Sooner or later, something goes wrong with your technology, and that’s when you have to make a choice. As with all jobs that need to be done around the house, you either call the professionals and pay for help, or try to do the required repair yourself for free. There are pros and cons to both options, but the barrier to do-it-yourself tech support is lower than you might think.
If you’re new to do-it-yourself technical troubleshooting, we hope you find this guide helpful. Alternatively, if there are people who constantly call you to get their gadgets working again, this might be an article you can pass on to them. We know what it’s like to be “the technician”, and most of the time you don’t need a high level of technical expertise to find a solution.
Of course, it’s hard to provide a single guide, and there will be problems you encounter that you can’t solve on your own, no matter how knowledgeable you are about them. Sometimes it’s time for a comeback or professional tools. However, this guide will help you figure out when you can deal with it or when you’ll need to call in the big guns.
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Before you start fixing anything, it’s important to figure out what you actually need to fix. If there is no internet on your phone, is your wifi or your device to blame? You can tell by checking if the other gadgets you have at home can still connect. If they can, turn your attention to your phone. Otherwise, your internet connection will need to be checked.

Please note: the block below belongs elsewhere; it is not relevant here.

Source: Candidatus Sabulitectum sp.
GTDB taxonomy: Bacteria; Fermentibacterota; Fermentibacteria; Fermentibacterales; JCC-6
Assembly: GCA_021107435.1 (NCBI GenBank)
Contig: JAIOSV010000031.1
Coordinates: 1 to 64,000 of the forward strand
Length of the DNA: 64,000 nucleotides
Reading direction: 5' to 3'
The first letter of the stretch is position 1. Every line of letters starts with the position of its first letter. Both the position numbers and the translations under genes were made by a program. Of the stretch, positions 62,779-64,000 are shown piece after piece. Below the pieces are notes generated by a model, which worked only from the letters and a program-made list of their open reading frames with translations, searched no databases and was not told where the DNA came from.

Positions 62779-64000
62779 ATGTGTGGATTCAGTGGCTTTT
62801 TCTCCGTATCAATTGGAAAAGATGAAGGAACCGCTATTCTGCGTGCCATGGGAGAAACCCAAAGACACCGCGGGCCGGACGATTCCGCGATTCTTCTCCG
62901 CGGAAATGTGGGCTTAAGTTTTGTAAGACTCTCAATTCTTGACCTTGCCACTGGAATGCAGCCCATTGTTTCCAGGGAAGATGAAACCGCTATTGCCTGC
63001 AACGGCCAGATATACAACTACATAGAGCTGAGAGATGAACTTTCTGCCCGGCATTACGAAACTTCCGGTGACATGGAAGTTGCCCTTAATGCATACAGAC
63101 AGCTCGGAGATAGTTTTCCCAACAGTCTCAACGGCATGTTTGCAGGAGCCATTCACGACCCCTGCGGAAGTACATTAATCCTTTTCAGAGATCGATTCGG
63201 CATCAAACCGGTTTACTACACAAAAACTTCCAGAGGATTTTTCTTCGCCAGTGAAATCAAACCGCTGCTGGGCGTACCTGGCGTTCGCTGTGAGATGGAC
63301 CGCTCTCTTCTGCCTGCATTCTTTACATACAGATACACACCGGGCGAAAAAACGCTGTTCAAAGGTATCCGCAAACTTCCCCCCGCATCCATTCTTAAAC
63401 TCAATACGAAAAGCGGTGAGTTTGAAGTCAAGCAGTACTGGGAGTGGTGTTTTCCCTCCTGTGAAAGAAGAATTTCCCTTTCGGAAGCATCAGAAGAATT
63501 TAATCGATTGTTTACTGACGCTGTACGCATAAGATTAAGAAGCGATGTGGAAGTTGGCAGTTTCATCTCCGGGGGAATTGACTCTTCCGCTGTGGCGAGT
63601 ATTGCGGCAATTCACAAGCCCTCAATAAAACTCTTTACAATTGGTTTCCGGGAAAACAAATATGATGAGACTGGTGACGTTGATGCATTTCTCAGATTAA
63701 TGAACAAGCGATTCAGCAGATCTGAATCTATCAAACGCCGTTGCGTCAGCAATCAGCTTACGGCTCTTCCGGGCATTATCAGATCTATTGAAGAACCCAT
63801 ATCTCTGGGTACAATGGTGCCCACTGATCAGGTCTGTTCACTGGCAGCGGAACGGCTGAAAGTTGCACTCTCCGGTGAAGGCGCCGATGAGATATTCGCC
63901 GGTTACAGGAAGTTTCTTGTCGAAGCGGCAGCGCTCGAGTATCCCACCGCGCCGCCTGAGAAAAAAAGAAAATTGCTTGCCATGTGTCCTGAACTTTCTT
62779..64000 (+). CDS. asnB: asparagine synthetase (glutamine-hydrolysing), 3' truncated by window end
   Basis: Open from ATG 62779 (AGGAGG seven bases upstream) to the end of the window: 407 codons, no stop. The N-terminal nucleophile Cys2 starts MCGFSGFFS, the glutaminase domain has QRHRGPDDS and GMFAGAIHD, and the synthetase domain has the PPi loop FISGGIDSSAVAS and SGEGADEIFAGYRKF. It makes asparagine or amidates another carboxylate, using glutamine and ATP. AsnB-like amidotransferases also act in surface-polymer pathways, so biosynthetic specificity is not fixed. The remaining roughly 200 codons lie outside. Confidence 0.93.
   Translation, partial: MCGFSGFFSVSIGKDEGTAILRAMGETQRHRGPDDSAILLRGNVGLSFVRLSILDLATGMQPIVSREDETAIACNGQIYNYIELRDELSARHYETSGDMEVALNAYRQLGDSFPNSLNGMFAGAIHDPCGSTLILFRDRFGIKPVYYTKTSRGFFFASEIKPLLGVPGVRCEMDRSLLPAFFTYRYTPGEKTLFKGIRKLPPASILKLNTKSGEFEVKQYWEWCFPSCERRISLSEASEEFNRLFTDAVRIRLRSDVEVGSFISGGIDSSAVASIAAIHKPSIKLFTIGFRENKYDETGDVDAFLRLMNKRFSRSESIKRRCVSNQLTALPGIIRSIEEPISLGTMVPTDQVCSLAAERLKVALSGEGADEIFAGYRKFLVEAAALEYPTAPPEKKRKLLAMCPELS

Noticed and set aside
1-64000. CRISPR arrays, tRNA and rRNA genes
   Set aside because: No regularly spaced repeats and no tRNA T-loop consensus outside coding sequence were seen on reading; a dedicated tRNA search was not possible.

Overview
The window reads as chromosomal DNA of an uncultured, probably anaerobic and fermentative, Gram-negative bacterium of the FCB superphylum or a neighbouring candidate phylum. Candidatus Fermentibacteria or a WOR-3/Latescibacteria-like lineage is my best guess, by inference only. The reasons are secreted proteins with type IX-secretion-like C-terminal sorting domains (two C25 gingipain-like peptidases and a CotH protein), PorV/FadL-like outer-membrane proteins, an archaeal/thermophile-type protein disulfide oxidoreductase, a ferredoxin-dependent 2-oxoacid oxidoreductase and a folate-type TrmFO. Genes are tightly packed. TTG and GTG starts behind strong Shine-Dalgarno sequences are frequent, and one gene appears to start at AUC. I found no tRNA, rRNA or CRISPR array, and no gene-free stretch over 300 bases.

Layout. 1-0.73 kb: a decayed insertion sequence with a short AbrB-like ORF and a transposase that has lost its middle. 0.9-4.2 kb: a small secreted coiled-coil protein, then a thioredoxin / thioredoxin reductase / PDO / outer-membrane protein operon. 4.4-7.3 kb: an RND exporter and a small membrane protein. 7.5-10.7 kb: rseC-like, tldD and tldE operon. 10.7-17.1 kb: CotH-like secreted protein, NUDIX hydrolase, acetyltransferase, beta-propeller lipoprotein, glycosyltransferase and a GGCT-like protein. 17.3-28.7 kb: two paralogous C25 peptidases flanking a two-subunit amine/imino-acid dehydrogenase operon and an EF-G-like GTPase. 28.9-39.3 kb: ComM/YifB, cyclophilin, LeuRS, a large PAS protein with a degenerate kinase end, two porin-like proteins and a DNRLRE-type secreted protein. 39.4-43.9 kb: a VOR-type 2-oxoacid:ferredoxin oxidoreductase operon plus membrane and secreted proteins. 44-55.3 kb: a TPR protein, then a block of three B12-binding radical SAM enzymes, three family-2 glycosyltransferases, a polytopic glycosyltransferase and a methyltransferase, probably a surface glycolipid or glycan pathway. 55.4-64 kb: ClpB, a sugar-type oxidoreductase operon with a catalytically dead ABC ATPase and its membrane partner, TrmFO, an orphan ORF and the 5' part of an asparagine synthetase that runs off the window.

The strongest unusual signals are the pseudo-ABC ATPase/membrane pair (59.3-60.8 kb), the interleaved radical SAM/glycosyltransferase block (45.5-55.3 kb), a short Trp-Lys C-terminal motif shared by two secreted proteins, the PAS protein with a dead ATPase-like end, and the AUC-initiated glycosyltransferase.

Many technical issues will require careful diagnosis: you need to consider both the hardware and software involved. If your web browser is malfunctioning, it could be your internet connection, operating system, browser, or even a browser extension to blame. Uninstalling extensions from your browser or trying to reproduce the problem with another browser are ways to find out where the problem lies. Essentially you want to test one variable at a time.
Another tip is to try to retrace your steps and consider what changed in your technical setup when your difficulties started (a new device, for example, or a software update). In general, don’t jump to conclusions when trying to figure out what’s wrong, as you could find yourself spending several hours trying to fix hardware that isn’t actually broken.
Also, be sure to keep downloadable updates in mind when troubleshooting, especially for drivers. The playing field is constantly changing, and the problem could simply be that your gear hasn’t caught up yet.
This won’t apply to every technical issue you’re having, but a good, honest reboot is the first troubleshooting tip to try. Sure, turning something on and off is a cliche, but it’s a cliche for a reason: turning your devices off and then back on can erase corrupt data and crashed processes from their memory, giving you a clean slate and a fresh start. .